Warflowers is a new site-specific series of images by Douglas Coupland touching on issues of home, family and military culture. Douglas Coupland was born on a Canadian Air Force base in Germany in 1961. In 1965 his family moved to Vancouver, where he still lives and works. Coupland studied art and design in Canada, Italy and Japan and his interests led him to writing. Since his first novel, Generation X, was published in 1991, he has written nine novels and several non-fiction books published in 35 languages. Coupland’s first story written specifically for the screen, Everything’s Gone Green, was released in 2006 and he is currently working on a series for television. In 2001, he resumed practice as a visual artist, which includes sculpture, painting and photography, with exhibitions in North America, Europe and Asia. Here he describes his project for CONTACT.
“In the past five years, it’s become more apparent to me just how profoundly a military upbringing within a family highly steeped in gun culture has influenced and prejudiced me. I look around where I live, and most of the art I collect and keep near me is highly military and weapons-based. To me, guns equal domesticity; military equals safety. Much of the work I’ve done since 2001 explicitly invokes the iconography of the military and of death. It’s been about me being able to locate a slot for myself within this world where I can, if not ‘fit in,’ then create a place of relative safety. My work is largely about creating spaces and artifacts where the military fuses with pop and where violence meets media culture.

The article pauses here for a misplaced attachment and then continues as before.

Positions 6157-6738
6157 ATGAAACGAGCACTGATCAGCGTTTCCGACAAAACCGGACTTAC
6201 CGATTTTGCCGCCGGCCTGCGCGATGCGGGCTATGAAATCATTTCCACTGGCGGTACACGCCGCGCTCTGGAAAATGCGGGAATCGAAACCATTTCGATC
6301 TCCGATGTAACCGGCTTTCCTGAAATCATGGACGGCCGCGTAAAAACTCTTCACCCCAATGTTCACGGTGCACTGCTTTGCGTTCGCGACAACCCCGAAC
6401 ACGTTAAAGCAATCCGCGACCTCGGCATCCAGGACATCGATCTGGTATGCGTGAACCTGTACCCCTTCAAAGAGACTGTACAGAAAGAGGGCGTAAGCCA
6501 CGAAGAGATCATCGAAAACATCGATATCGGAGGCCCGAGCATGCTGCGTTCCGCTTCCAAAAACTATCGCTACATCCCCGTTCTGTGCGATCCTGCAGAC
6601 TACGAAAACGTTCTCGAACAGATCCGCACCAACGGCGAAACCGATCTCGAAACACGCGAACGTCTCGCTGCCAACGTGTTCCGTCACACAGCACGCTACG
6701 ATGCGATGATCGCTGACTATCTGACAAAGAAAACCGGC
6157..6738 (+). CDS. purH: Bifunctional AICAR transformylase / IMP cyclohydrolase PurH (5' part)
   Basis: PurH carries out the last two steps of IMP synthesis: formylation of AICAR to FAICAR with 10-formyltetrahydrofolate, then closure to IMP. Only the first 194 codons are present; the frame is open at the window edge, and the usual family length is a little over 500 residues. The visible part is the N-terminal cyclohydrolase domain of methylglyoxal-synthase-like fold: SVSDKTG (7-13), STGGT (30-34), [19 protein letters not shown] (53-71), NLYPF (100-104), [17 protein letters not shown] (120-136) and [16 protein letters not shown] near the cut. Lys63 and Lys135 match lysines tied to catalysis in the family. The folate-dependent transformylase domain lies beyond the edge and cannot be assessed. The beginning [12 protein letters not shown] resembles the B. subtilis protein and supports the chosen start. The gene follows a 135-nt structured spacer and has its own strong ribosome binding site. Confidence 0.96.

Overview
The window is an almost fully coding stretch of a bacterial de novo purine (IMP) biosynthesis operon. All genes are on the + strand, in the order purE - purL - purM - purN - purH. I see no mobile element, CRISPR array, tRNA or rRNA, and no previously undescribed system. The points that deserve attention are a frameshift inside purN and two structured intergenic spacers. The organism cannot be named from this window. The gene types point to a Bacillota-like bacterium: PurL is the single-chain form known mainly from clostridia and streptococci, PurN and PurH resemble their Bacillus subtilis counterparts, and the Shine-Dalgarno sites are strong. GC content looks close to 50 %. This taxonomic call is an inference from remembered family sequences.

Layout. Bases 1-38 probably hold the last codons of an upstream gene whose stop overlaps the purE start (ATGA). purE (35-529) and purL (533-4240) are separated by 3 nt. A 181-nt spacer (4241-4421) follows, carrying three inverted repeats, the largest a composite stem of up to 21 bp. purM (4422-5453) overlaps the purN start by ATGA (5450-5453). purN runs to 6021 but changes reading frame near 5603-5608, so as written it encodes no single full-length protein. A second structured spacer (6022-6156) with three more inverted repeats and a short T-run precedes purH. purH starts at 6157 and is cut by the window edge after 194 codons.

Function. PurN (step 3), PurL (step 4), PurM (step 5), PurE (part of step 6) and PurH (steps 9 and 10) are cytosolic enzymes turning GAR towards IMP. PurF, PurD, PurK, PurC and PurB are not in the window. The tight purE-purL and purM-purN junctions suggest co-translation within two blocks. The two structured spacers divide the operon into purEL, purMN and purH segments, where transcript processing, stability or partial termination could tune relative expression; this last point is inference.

“The Warflowers series is about as close to self- portraiture as I’ve ever come. I don’t want to over-explain the images; I want them to retain some sense of the poetic. The flower arrangements are ikebana arrangements of the rikka school, the most challenging of ikebana styles. The contradiction of rikka is that an extraordinary amount of artifice is used to create a natural aesthetic. They evoke landscape but they’re about as natural as microwave ovens. When placed alongside the works’ military iconography (derived from decals in plastic airplane model kits) a vibrating back-and-forth experience occurs where one is moving in and out of the 2-D graphics plane into the 3-D photo plane, ending up in a hybrid space. I find it a very beautiful and evanescent place.”
Douglas Coupland’s installation is proudly sponsored by Concord CityPlace. Coupland is the artist for the CityPlace Community Park, an 8- acre public park that will form an important art-inspired public space celebrating Canada.
The Concord CityPlace public art program was initiated in response to the Private Developer 1% for Art Requirement administered through City of Toronto Planning and Urban Design. Concord CityPlace will house $6 million worth of permanent public art projects for the enjoyment of the whole community.